# I want to break free from Lattice-based cryptography, but not even a quantum computer can help me

## Introduction

Public key encryption is a secure way of sending information over the internet. It uses two keys: a public key and a private key. We use the public key to encrypt messages. We can share this key publicly. The private key is kept secret and only known to the owner, who can use it to decrypt messages. This concept was introduced in a groundbreaking paper by Diffie and Hellman in the late 1970s and offered several advantages over previously used methods, including enhanced security, secure key exchange, digital signatures, scalability, and easier key management.

The working principle behind public key cryptography is that some complex mathematical problem (which can be easily verified if we know the solution or some secret information, but it is otherwise computationally expensive) relates the keys. For example, in the RSA cryptosystem, the public key denoted as $e$, and the private key, represented as $d$, are related by the expression $d \times e \equiv 1 (\mod \phi(n))$. This means that $e$ is the multiplicative inverse of $d$ modulo a function called Euler's totient function evaluated at $n$, denoted as $\phi(n)$. There are efficient algorithms to compute modular inverses. Still, they require knowing the prime factorization of $n$, which is very hard for large numbers and could take longer than our lifespans, even with the fastest supercomputers.

Elliptic curve cryptography is another type of public key cryptography that uses a different mathematical approach. In this system, the secret key, denoted as $sk$, is related to the public key, denoted as $pk$, through a generator of a large subgroup of an elliptic curve, represented as $g$, by the expression $pk = g^{sk}$. We can recover the secret key from the public key if we find the exponent in this expression, known as the discrete logarithm problem. Depending on the properties of the curve and its subgroups, this problem can be tough to solve.

However, there is a potential threat to these public key encryption schemes posed by the advent of quantum computers, which are based on a different technology than conventional computers and can solve specific hard problems much faster. To address this, cryptographers have been working on other encryption schemes that can resist quantum computers, known as post-quantum secure cryptosystems. The NIST (National Institute of Standards and Technology) is standardizing one or more quantum-secure algorithms. Many of these schemes are based on the hardness of specific problems over lattices, leading to lattice-based cryptography.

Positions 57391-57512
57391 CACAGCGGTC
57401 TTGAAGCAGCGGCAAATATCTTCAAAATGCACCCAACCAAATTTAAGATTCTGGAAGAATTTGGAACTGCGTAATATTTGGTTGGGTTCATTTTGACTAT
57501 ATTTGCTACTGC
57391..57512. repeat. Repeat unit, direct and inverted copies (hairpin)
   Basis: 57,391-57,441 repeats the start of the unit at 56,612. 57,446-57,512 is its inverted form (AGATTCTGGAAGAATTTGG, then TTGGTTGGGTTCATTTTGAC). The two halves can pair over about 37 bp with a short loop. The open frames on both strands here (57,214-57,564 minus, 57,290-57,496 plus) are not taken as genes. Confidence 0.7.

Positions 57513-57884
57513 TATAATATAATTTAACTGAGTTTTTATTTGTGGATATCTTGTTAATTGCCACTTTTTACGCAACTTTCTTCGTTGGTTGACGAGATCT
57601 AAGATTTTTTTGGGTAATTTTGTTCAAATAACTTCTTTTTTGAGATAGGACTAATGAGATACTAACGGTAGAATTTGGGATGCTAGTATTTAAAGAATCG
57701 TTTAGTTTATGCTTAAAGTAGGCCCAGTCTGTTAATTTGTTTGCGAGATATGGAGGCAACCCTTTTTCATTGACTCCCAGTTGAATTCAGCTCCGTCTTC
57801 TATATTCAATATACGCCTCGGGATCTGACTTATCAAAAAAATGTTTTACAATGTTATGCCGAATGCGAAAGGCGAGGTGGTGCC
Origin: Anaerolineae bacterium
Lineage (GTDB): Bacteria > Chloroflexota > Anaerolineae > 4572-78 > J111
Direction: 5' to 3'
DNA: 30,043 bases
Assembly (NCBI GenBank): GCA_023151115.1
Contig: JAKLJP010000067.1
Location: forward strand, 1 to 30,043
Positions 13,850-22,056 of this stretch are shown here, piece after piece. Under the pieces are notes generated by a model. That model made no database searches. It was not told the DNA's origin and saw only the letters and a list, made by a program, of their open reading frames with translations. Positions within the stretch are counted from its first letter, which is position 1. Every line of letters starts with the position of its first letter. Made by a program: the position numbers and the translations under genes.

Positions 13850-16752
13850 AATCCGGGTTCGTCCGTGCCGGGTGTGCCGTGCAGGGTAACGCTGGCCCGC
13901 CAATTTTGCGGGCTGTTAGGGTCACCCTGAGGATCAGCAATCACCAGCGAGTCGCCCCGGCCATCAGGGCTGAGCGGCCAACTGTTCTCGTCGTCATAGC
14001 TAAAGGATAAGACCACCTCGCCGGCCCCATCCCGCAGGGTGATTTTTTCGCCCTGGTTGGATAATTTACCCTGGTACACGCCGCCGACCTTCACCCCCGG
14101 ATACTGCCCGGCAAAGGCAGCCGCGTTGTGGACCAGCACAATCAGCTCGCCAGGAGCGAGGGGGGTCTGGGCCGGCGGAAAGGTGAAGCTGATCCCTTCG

Lattice-based cryptography is resistant to quantum computers and can also be used to construct fully homomorphic encryption schemes, which have important applications in secure computing and data privacy.

## Lattices

In mathematics, a lattice is a regular arrangement of points in a multi-dimensional space, forming a grid-like structure. Imagine a piece of graph paper where the intersections of the horizontal and vertical lines create a lattice. Depending on the problem being addressed, lattices can have different shapes, sizes, and dimensions depending on the problem being addressed.

Formally, a lattice can be defined as a set of points generated by linear combinations of a set of basis vectors with integer coefficients. These basis vectors define the directions and spacing of the lattice points. The lattice can span multiple dimensions, with each dimension corresponding to a different basis vector. For example, in two-dimensional space, a lattice can be represented by two basis vectors that define the spacing between the lattice points along the horizontal and vertical directions. Below is the image of a hexagonal lattice spanned by two vectors forming a 120° angle. Given a set of linearly independent vectors, $\mathbb{V} = { v_1 , v_2 , v_3 , ... , v_m }$ in $\mathbb{R}^n$, the lattice generated by $\mathbb{V}$ is given by the set,

$$L = { a_1 v_1 + a_2 v_2 + \dots + a_m v_m : a_k \in \mathbb{Z}}$$

The dimension of $L$ is the number of vectors in a basis for $L$. We can use other vectors as basis $\mathbb{W} = { w_1 , w_2 , \dots , w_m}$ for $L$. The basis vectors are related by
$w_1 = a_{11} v_1 + a_{12} v_2 + \dots + a_{1m}v_m$
$w_2 = a_{21} v_1 + a_{22} v_2 + \dots + a_{2m}v_m$
$\vdots$
$w_m = a_{m1} v_1 + a_{m2} v_2 + \dots + a_{mm}v_m$

which can be written in matrix form as
$$\mathbf{w} = A \mathbf{v}$$

The matrix $A$ is invertible, and we can also write the relationship between the bases as
$$A^{-1} \mathbf{w} = \mathbf{v}$$

For example, in $\mathbb{R}^3$ we can have a cubic lattice using as vectors three perpendicular vectors, which we can represent as $E = { (1,0,0) , (0,1,0) , (0,0,1) }$; the lattice is given by the triple of integers $(x,y,z)$. We could also select as basis the vectors $B = { (2,1,1), (3,2,1), (1,1,1)}$. The matrix $A$ contains as rows the vectors from $B$.

Some bases are nicer than others. For example, the basis $E$ has three perpendicular (orthogonal) vectors of length 1. On the other hand, the vectors in basis $B$ are more prolonged and not perpendicular. We will shortly see that a nicer basis allows us to solve some lattice problems easily.

## Shortest Vector Problem

Two important mathematical problems in lattices are the following:

• Shortest vector problem (SVP): we want to find a non-zero vector $\mathbf{v}$ in the lattice having the shortest length, $\Vert \mathbf{v} \Vert$.
• Closest vector problem (CVP): given $\mathbf{w}$ in a lattice, we want to find a vector $\mathbf{v}$ which is closest to $\mathbf{w}$, that is, we want the vector $\mathbf{w} - \mathbf{v}$ to have minimal length.

When we have an orthogonal set of basis vectors (that is, each pair of vectors is orthogonal), we can use the Pythagorean theorem to see that
$$\Vert \mathbf{u} \Vert^2 = a_1^2 \Vert \mathbf{v_1} \Vert^2 + a_2^2 \Vert \mathbf{v_2} \Vert^2 + \dots + a_m^2 \Vert \mathbf{v_m} \Vert^2$$
where all $a_k$ are integers. Therefore, the vectors of minimal length are contained in the set ${ \pm \mathbf{v_1} , \pm \mathbf{v_2} , \dots , \pm \mathbf{v_m}}$

If the basis is not orthogonal but still "nice," we can use Babai's algorithm to obtain a "good" approximation to the solution. This strategy fails if the basis vectors are close to each other.

## Ring Learning with Errors

The Learning with Errors (LWE) problem is a mathematical problem used in cryptography to secure communication and protect data. It involves finding a hidden pattern in noisy data. Think of it like trying to solve a puzzle where you are given a bunch of equations with some errors, and you need to figure out the correct relationship between the variables despite the errors. In LWE, the equations are represented as numbers modulo a large prime number, and the goal is to find the hidden linear relationship between them despite the noise.